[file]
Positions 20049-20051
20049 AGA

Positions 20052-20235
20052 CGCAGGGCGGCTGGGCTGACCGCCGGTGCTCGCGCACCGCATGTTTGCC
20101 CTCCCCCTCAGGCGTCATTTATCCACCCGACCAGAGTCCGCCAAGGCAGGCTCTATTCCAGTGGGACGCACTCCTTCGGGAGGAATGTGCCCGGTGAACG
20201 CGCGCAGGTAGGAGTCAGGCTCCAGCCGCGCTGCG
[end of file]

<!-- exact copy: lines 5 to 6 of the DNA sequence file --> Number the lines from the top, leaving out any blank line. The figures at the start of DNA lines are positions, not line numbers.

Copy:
20101 CTCCCCCTCAGGCGTCATTTATCCACCCGACCAGAGTCCGCCAAGGCAGGCTCTATTCCAGTGGGACGCACTCCTTCGGGAGGAATGTGCCCGGTGAACG
20201 CGCGCAGGTAGGAGTCAGGCTCCAGCCGCGCTGCG